They’re fierce, these local Venetians. We witnessed a shouting match between a gondola driver and a disgruntled young lady when our group was accelerated to the front of the line, thanks to our reservation. Laws are enforced, down to the no-sitting-on-bridges rule. Major crime (excluding pickpocketing) does not exist here—there is literally nowhere to run. Yet, these narrow streets smacked of a different type of danger: at every corner there seemed to be a man half heartedly yelling, “Attenzione,” pushing a cart with wooden planks or steel beams sticking out in every direction.

I felt like such a tourist when we took our gondola ride—but at least, a tourist living her best life. We weren’t on the love boat with the musicians singing their hearts out, but their music echoed off the walls nonetheless as we cruised through hidden mazes. I felt a sweeping sense of reverence for this tradition steeped in centuries of history. It was a different kind of religious that I felt walking into St. Mark’s Basilica. I was close to tears, looking up at ceilings covered in gold and paintings of Biblical stories I had heard over and over since I was born.

The same level of artistry was present on the island of Murano–just on a different scale. A glassblower stretched red hot glass like it was taffy into a horse standing on its hind legs in under two minutes. What we didn’t see was the decades of training the artist had gone through to reach this level of mastery. We left Murano with the tiniest glass beads strung on an invisible line wrapped around our wrists.

Burano, another island off the coast of Venice, was an Instagrammer’s paradise—colorful walls painted by fishermen so they could identify their house from a distance as they pulled into the shore. We could see the unfazed locals sitting in their houses, front door wide open to invite the sea breeze in. Their laundry unabashedly hung on wires outside. We ate at a seafood restaurant where the walls were covered with local artists’ paintings of the color haven, and shelves were lined with all kinds of glass artifacts. It was the loveliest respite from the tourist chaos in Venice. The colors made me happy. The seafood was cooked to perfection. Life moved at a leisurely pace. What more could a girl want?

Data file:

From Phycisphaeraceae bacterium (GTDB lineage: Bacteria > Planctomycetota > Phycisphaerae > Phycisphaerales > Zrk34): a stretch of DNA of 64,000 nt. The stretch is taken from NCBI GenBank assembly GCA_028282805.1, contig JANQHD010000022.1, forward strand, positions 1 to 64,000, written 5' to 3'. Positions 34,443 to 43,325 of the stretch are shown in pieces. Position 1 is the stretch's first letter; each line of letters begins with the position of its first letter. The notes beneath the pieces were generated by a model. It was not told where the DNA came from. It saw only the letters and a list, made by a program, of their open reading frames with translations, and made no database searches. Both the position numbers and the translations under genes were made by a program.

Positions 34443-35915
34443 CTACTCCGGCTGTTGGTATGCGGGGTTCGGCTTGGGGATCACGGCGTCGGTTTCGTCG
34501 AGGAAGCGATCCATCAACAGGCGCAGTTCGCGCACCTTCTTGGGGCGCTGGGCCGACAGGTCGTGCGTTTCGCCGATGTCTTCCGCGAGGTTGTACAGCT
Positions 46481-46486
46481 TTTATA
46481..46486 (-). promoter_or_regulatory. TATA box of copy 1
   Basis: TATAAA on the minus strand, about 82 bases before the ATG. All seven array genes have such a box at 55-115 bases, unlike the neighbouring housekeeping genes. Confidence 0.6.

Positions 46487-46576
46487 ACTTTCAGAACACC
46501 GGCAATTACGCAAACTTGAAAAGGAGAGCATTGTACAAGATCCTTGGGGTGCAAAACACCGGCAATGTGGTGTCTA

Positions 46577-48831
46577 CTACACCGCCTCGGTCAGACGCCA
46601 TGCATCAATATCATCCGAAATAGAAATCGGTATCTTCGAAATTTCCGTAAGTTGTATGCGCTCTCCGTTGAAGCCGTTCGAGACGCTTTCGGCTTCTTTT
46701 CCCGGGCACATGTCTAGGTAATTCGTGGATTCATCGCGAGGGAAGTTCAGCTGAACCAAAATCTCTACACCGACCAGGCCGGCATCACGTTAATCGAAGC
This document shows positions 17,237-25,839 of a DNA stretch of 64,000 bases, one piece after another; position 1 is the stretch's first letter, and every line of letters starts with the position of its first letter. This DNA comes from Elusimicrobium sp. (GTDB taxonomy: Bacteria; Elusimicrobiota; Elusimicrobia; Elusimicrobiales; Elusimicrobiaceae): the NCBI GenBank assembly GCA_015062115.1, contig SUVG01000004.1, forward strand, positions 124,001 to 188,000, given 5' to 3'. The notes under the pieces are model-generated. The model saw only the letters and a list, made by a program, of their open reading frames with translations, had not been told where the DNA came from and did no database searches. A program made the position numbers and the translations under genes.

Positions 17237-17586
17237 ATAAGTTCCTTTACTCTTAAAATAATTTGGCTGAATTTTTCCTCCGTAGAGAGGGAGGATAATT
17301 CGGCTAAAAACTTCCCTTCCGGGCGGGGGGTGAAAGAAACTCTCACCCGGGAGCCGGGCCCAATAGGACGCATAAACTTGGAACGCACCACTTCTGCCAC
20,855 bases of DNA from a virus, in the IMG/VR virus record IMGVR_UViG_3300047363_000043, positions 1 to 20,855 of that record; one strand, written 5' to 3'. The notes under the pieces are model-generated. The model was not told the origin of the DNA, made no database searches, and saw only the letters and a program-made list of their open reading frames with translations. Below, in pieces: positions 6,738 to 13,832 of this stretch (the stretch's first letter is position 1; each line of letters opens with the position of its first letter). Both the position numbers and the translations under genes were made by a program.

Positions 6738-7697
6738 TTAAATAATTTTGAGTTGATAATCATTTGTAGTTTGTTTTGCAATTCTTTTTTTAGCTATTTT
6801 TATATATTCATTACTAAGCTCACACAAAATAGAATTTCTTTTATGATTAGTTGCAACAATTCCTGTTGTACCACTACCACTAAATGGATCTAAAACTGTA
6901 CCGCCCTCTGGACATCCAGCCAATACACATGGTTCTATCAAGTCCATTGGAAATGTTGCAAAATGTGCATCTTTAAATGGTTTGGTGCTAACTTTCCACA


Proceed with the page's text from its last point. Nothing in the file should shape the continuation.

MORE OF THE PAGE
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Impressions of Nice, France

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I celebrated my 19th birthday in Nice, France. Perhaps that is why this seaside resort town unexpectedly grew on me. It was so easy to love the cotton candy colored sunsets, stretches of deep blue sea, pebbled beaches. A place like that enhanced the love I was receiving from family and friends—I could see love, pulsing and palpable, in the views that made me feel so small and yet interconnected with the world.

We walked along the promenade lined with blue chairs facing the ocean, with the express purpose of watching the waves roll in, the families sprawled on blankets, or topless women (if that’s your vibe). It was easy to believe that love was in the air, as we hypothesized that a young man with a tourist bicycle carriage was in love with the young woman playing trombone on the sidewalk. Still, we didn’t let our guards down completely—we kept our eyes peeled for pickpockets, and couldn’t quite determine if a tall man in ripped jeans nodding to a woman on a bench were just friends, or tag team thieves.

Old Town was a maze of colorful buildings, rows of restaurants with outdoor seating (including aggressive waiters waving you over with their menus), and flea markets selling antiques and jewelry. We ate macarons as we walked through the checkered square, past children splashing in a water fountain playground. We ate at a restaurant that served giant slices of pizza and gazed at the rows of tables that lined the pedestrianized roads, lit by elegant street lamps, framed by Italian-influenced buildings.

We drove on the Grand Corniche, a series of roads that went up the mountainside, offering views I thought were only possible from helicopters. We were so high up that the mountainside towns became micro-climates: one minute, the skies were a clear blue and we could see all the way down to the ocean 472 meters below; the next, a fog appeared and all we could see was a wall of white. After we ate lunch at a family-owned bistro, the fog cleared. Next to the bistro, there was an elementary school with a playground field that looked out at the mountains down to the shore in the distance. The boats were tiny. The buildings popped with their red tiled roofs. The children played as children do, but some pressed their faces to the fence and looked out at the vista. As we left, I wondered what it must be like to look at that view every day, wondered if they would ever stop feeling so small in their awe.

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Impressions of Lake Geneva


The first thing we saw driving into Geneva was a young man on a low bridge over the Rhône, shirtless, ready to jump, grinning at his similarly shirtless friends on the Bank. We held our breaths, hoping the red light would last just a bit longer. It did—we got to see him clumsily dive headfirst into the river. He popped out of the water, swept under the bridge by the current. Laughing, triumphant, like his friends watching from the side.